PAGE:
• A great trumpet sound has nothing to do with musical style. It has everything to do with producing the complete harmonic spectrum of tone. When this (our definition of a 'great sound') happens you know that your body is working in sympathy with the physical and acoustical properties of the instrument. Adolph Herseth has this kind of sound. So does Arturo, Maynard (in the 1960s), Freddie Hubbard, Fats Navarro, Clifford Brown, Maurice Andre, Vacchiano, and Doc Severinsen. Listen to these players and see if you can find the common qualities in their tones. It is hard to describe, but easy (I think) to hear."


    David Monette on Resonance

    • "A brilliant, resonant sound is usually most desirable in acoustic performance. This is a sound that has both high and low components and in which the overtones are harmonically related to the fundamental in the spectrum being produced. A harmonic relationship between the fundamental and overtones in one's sound creates a resonance that can be felt as well as heard by the listener. This type of sound usually has the potential to make a more lasting musical impression on the audience. (Many of the finest players) talk about wanting as much 'rub' or 'burr' or 'energy' in their sounds as possible. This quality gives their sound clarity, presence, and projection."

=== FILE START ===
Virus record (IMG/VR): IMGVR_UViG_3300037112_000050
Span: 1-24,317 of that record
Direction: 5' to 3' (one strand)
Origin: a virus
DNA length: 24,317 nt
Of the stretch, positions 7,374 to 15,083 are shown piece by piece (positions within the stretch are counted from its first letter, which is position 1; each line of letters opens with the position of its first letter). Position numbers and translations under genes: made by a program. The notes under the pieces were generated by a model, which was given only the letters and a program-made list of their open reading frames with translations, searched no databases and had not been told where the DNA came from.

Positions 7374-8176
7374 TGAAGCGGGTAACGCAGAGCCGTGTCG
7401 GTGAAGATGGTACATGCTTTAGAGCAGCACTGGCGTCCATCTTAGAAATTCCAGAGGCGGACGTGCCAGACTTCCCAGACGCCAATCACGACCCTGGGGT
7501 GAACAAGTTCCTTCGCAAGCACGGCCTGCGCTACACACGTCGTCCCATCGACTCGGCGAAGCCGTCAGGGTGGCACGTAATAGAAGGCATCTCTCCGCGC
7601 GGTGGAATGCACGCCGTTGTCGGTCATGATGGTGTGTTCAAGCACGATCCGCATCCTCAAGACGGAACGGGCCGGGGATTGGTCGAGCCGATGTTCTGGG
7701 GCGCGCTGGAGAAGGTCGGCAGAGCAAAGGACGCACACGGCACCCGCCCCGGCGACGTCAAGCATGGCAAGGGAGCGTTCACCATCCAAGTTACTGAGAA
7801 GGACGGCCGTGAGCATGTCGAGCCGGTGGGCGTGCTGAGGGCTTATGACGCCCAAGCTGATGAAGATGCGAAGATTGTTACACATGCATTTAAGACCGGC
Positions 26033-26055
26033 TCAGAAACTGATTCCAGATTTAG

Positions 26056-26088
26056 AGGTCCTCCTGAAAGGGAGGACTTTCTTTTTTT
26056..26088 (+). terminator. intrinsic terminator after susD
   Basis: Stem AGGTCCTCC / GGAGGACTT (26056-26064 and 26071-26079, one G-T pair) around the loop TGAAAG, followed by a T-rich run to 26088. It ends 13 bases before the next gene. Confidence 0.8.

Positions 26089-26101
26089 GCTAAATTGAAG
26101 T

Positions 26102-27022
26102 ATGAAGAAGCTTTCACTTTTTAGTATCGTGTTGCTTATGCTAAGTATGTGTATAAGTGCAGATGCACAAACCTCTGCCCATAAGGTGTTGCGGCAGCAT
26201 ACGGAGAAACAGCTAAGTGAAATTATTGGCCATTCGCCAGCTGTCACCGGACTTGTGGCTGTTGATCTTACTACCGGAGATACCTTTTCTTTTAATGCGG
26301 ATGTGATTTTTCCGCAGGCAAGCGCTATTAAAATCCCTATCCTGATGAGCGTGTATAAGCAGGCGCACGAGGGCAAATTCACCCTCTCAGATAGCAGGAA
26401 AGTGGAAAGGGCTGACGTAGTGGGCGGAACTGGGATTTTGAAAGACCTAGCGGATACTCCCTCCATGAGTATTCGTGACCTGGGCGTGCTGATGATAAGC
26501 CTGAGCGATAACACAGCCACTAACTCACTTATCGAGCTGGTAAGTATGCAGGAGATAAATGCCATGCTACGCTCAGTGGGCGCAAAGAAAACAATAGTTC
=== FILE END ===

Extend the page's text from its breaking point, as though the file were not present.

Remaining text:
Something that made a big difference to me was understanding that the sound that is heard from behind the bell is much different than the sound that is heard in the hall. Trying to generate a “big, orchestral, loud†sound from behind the bell may be misleading, especially outdoors or in a room that is acoustically dead.

    Getting the sound to ring with vibrancy (especially in the upper register) is much more about creating the most PURE sound possible (which may appear softer from behind the bell). This is done by taking a full but relaxed, pressurized breath, and simply letting the air out. Be in alignment with the instrument, be in tune, have a great internal sound concept, etc. I could go on and on…
     
    Last edited: Jan 26, 2007
  6. trumpet520

    trumpet520 Pianissimo User

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    Oct 25, 2006
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    thanks for all the great help
     
  7. Phil Rinaldi

    Phil Rinaldi New Friend

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  8. rowuk

    rowuk Moderator Staff Member

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    Hey Phil,
    I don't recall any other Van Cleave players on this site. Can you give us in the "Horns" forum some of your personal Van Cleave instrument experience? We know that every player thinks that his ax is the best - and most of them are right! Let us know what is wonderful about yours! We don't need an ad but I am sure there are things that you adore about your horn, and that interests me.